This was the speech Tony Blair has been wanting to make for months.
By Nick Assinder
BBC News Online political correspondent
Its central purpose was to finally draw a line under the Iraq crisis and re-focus the eyes of both his party and the voters back onto the domestic agenda.
Blair hopes to highlight the domestic agenda
And, despite the horror of the Madrid atrocity, the prime minister concentrated on doing just that.
He did devote the opening section of his address to warning people once again that they should not underestimate the threat posed by global terrorism, likening it to Nazism and the Cold War.
But he quickly moved on to the core of his address and it was hard not to see this as the speech which also fired the starting pistol on the next general election campaign.
His rallying call to his troops and his comprehensive assault on the Tories have boosted speculation that that poll will indeed now come some time next summer.
It certainly had all the hallmarks of a pre-election speech.
It was peppered with talk of the prime minister's vision, it attempted to remind people why they voted New Labour in the first place seven years ago, and it promised a third term Blair government would press ahead with radical reforms to put Britain in the lead in the world.
Unlike some of his recent speeches on domestic issues, it was also more conciliatory towards his own party.
There was none of the old talk about wreckers or the forces of conservatism trying to destroy his programme of reform.
This speech was all about the successes he, the party and the government had already achieved.
It was all about "us" and "we" rather than the "me" and "you" which have often been the hallmarks of his previous speeches.
The prime minister also signalled a significant change of tack, away from reassurances that if people just held on a little longer they would soon start to feel the benefits of his massive investment programme.
This time it was all about how that delivery was well under way. Things really had got better.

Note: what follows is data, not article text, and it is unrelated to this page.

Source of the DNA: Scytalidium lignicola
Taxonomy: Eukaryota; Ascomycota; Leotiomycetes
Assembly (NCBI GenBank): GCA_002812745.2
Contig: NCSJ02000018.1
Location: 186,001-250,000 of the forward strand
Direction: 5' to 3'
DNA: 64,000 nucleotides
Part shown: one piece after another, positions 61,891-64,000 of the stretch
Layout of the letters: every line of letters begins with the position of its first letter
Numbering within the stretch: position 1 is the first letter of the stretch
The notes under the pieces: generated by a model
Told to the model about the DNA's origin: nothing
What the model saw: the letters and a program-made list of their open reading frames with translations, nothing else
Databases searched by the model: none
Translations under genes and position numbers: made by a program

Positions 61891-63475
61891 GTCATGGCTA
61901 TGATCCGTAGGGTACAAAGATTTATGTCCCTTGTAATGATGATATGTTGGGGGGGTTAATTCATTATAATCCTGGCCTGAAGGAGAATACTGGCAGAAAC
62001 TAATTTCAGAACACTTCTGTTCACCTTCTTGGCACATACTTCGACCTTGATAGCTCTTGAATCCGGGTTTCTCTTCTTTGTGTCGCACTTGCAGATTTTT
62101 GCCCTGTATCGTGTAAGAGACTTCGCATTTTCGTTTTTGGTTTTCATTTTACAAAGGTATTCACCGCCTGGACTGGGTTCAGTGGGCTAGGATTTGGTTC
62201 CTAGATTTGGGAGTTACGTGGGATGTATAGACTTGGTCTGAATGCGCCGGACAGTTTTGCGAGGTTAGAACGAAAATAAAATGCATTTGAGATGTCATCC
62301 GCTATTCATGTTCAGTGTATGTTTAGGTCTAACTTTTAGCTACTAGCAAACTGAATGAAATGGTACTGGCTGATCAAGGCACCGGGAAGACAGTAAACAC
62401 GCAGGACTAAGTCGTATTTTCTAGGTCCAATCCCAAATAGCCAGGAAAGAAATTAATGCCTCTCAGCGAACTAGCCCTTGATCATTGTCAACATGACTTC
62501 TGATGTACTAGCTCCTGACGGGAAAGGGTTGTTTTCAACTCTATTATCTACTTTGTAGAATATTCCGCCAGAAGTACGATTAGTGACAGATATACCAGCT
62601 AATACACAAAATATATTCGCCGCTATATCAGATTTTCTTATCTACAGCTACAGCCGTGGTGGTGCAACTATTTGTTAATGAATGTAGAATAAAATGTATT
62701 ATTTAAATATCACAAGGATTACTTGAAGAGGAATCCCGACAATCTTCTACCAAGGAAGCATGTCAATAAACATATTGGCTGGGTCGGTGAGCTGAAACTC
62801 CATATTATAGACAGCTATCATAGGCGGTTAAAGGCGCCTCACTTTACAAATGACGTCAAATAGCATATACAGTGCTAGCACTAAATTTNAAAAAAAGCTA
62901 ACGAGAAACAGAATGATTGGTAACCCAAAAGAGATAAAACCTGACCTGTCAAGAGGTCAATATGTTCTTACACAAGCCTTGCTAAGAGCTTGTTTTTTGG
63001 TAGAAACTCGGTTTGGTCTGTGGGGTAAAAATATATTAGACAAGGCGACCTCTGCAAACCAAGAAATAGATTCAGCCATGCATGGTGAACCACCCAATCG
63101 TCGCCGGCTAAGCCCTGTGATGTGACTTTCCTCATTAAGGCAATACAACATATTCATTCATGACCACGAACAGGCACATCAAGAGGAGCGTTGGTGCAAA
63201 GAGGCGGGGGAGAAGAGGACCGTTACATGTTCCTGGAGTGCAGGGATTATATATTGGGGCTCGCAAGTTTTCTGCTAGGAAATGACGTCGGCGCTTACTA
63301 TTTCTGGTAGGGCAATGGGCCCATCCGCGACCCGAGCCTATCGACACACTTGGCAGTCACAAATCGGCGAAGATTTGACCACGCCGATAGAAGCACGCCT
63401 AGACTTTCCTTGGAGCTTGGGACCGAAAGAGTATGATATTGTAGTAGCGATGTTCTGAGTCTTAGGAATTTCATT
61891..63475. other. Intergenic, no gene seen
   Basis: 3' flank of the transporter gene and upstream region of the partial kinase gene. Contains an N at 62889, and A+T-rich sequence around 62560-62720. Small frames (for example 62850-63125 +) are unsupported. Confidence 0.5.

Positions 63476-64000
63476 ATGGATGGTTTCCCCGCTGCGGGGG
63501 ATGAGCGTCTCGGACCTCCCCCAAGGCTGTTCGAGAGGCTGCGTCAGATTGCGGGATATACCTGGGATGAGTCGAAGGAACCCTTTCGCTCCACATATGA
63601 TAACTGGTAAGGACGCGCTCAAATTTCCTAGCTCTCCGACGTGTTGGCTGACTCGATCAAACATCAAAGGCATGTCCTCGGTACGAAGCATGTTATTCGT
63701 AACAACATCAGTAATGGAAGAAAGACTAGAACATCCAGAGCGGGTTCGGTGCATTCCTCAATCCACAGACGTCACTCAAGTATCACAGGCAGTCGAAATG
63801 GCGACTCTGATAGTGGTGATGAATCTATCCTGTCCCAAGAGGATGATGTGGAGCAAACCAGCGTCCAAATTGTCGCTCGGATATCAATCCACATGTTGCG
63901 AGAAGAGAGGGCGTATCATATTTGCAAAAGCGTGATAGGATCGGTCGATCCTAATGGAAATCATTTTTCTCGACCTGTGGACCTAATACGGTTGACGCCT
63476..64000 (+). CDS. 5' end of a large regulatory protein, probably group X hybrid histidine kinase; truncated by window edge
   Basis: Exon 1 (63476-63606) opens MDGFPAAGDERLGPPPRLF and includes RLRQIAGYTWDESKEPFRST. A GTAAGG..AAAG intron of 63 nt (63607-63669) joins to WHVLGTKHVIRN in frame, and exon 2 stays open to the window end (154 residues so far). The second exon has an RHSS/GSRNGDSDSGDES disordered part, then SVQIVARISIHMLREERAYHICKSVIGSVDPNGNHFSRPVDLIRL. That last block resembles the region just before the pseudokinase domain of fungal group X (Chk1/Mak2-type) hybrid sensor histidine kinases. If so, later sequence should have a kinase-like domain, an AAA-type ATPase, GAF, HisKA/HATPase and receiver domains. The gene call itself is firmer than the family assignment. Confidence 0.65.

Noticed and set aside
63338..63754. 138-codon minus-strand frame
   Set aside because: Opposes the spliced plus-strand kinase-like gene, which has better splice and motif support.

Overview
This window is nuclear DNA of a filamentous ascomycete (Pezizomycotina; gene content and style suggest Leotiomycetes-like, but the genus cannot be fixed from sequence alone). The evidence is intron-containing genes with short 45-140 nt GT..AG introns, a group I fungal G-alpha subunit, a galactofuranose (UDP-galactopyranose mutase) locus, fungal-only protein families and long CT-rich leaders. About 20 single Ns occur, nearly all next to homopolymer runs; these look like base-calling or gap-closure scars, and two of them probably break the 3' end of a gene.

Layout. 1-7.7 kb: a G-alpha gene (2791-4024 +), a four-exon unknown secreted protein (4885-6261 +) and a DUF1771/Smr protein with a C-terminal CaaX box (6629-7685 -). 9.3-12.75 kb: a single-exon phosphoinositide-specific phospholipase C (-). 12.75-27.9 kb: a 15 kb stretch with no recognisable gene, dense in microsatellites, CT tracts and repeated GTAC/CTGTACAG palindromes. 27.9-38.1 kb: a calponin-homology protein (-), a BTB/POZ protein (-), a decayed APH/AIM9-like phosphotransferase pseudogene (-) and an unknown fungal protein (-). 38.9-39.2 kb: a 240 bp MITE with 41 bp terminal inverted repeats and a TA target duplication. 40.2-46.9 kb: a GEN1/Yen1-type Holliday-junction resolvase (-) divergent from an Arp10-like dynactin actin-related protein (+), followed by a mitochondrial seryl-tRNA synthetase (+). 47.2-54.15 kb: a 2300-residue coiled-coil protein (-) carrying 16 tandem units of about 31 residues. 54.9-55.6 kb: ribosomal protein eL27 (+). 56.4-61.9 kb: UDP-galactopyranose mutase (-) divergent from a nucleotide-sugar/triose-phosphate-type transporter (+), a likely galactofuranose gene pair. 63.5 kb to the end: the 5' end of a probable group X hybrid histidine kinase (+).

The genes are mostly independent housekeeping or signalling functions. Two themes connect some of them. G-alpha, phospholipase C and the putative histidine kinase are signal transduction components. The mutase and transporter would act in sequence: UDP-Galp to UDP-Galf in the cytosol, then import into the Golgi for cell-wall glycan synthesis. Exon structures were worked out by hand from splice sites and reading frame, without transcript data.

Individuals were already experiencing the benefits of better health and education provision - and there would be more to come, he said.
New Tory threat
What worries the government is the suggestion that, despite their personal experiences, voters still do not believe the improvements are widespread.
Mr Blair's job is to persuade them that really is the case and that the Tories would wreck it all by returning to the bad old days of Thatcherism.
His attack on the opposition also had a new tone. It implicitly acknowledged that the Tory party under Michael Howard is a real electoral threat.
That can only do the prime minister good with his own troops and he is obviously eager to persuade his party and supporters that they now face a stark choice between New Labour or a revitalised Thatcherite Tory party.
This was also a speech which betrayed no sign whatsoever that the prime minister may be preparing to stand down before the next general election.
This was the speech of a leader apparently determined to lead his party into that poll and win it.
The prime minister will now be hoping that this speech will achieve what he has patently failed to pull off over the past few weeks, by finally putting the war behind him.
Even as he spoke an anti-war demonstration was getting under way in Manchester.
And, as past events have shown, this is an issue that keeps coming back to blow his domestic agenda off course.
The Madrid bombings may have helped him to the extent that they appear to support his warnings about the threats posed by terrorism.
Others, of course, will argue that his actions in Iraq have made such attacks more, rather than less, likely.
Tony Blair knows those arguments will not evaporate.
He simply hopes he can drive them down the political agenda and get his domestic, pre-election strategy back on track.